Swim At Your Own Risk recently ran a story about a new way that Australia is protecting their swimmers from shark attacks. Large sharks are fitted with satellite tags, and when these sharks get close to a beach, it sends a text message to lifeguards patrolling that beach. While I’m thrilled to see a solution that doesn’t involve killing sharks with gill nets, here are five reasons why this is a terrible idea.
1) It cannot possibly accomplish the primary goal of keeping swimmers completely safe from shark attacks. Great Whites, the primary animal being tagged for this program, can swim thousands of miles during the course of a year. It’s pretty darn likely that sharks from far away from the tagging project will be near an Australian beach at some point. These sharks won’t be tagged, and people will mistakenly believe that no shark can approach without the knowledge of the lifeguards. You can never hope to tag all of the sharks that can conceivably pass an Australian beach. It’s just not possible.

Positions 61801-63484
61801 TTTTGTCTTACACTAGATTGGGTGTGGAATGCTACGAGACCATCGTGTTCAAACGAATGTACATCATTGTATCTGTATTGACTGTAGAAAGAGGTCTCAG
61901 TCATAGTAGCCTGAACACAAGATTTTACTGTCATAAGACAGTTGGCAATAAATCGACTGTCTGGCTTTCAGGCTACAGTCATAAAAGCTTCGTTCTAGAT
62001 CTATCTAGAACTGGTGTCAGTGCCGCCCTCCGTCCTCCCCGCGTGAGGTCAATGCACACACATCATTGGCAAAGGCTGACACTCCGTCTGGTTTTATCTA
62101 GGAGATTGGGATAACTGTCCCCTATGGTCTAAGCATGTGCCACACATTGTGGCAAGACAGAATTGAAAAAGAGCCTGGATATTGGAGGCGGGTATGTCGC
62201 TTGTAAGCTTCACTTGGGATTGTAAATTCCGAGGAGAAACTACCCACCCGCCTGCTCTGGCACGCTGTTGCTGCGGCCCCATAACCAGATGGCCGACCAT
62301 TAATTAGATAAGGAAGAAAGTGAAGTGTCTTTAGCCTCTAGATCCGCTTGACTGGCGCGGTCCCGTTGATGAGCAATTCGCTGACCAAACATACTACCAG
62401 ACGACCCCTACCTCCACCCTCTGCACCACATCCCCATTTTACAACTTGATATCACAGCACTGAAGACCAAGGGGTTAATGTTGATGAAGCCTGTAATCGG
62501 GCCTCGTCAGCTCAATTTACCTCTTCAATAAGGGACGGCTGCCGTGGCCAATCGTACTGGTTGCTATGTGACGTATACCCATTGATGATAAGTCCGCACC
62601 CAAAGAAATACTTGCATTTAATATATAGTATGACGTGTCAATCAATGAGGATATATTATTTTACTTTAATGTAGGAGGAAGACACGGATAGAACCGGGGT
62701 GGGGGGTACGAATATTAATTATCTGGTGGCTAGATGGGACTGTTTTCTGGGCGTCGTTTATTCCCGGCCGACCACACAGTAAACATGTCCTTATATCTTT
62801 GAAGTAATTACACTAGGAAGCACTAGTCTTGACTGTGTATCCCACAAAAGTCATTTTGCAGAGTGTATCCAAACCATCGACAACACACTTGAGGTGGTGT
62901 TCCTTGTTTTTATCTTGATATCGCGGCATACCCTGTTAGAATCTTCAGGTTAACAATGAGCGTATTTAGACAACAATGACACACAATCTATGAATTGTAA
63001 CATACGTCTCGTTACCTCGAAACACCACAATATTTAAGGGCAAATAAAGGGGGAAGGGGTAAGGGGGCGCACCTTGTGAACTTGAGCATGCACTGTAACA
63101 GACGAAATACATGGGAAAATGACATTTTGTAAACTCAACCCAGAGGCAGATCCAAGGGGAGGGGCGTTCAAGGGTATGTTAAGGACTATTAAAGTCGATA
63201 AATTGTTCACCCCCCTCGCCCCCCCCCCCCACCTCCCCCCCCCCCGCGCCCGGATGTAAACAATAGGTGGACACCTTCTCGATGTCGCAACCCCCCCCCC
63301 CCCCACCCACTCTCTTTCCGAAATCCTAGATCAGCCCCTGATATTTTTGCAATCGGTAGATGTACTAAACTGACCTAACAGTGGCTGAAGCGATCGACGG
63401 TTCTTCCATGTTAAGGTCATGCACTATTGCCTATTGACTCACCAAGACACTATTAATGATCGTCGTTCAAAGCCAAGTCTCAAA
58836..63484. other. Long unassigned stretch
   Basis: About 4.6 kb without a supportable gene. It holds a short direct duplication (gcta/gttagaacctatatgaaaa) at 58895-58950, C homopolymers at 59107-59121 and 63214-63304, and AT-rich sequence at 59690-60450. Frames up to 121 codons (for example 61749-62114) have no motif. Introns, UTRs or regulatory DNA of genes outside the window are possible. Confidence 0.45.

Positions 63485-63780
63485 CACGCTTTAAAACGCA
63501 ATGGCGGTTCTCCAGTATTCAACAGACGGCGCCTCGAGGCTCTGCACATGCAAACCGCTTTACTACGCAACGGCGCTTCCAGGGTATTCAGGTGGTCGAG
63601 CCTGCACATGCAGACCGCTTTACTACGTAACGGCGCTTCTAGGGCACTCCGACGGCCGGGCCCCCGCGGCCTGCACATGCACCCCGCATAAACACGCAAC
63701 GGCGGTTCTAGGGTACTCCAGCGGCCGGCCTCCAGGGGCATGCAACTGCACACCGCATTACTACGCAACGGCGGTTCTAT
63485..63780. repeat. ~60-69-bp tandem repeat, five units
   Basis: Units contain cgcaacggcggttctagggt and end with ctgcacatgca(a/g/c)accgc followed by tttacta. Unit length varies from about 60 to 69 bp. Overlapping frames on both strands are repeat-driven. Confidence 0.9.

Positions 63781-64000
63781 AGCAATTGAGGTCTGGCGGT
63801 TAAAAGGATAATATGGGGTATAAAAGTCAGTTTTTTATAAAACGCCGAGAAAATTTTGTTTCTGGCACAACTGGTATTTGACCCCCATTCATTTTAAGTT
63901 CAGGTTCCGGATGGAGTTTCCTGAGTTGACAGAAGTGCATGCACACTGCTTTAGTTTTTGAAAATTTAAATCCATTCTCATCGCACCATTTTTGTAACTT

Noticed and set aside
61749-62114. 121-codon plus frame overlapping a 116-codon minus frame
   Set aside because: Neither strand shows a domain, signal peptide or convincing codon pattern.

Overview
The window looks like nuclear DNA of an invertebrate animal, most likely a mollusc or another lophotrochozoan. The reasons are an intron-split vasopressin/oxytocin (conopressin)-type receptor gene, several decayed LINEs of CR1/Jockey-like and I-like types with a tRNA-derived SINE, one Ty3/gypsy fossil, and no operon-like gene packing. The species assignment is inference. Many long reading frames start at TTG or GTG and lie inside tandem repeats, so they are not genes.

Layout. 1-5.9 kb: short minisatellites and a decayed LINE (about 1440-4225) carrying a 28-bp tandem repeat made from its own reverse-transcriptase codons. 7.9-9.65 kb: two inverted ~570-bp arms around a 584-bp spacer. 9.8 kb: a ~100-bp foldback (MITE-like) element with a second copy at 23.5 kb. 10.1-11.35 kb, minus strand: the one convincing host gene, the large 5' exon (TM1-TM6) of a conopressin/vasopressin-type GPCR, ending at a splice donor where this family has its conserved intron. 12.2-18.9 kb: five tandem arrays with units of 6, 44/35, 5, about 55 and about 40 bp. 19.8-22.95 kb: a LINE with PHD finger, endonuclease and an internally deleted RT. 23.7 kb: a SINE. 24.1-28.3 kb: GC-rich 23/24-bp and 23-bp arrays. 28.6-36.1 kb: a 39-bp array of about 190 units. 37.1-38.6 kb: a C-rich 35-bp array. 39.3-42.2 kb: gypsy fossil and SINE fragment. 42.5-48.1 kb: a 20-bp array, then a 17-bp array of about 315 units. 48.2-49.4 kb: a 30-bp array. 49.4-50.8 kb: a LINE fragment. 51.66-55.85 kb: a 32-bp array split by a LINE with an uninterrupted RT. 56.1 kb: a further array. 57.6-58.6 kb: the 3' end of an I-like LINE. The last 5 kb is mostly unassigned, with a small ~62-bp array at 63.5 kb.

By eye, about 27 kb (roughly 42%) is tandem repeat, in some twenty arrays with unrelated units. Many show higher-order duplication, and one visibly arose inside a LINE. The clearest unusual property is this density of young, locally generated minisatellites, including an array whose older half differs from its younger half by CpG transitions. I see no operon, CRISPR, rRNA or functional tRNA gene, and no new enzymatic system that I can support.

2) It’s expensive. These kind of satellite tags can cost thousands of dollars each. While no price is too high to save human lives, this would be a lot of money for a program that won’t work (see #1).
3) Receiving a text requires a functional cell phone, and the phones in question are at the beach. Cell phone + sand + salt water = high probability of broken cell phone.
4) Lifeguards are trained to focus on nothing but their zone of observation. When I worked as a lifeguard, we weren’t even allowed to have phones with us because they would distract us from watching swimmers. It’s easy to imagine a situation where a lifeguard is checking his phone for “shark alert” texts and fails to notice someone drowning.
5) Solutions that sound good on paper often make people stop thinking of other solutions- they believe that the problem is solved. If fewer people went swimming in murky water at dusk, fewer people would be killed by sharks (the number is already pretty small, but it could be smaller if we altered our behavior slightly). People are more likely to take chances with their safety if they believe (in this case, mistakenly) there is a great safety net in place.
This texting plan would make me LOL if it didn’t endanger people’s lives by distracting lifeguards and giving swimmers the false belief that humans can completely control the behavior of wild animals.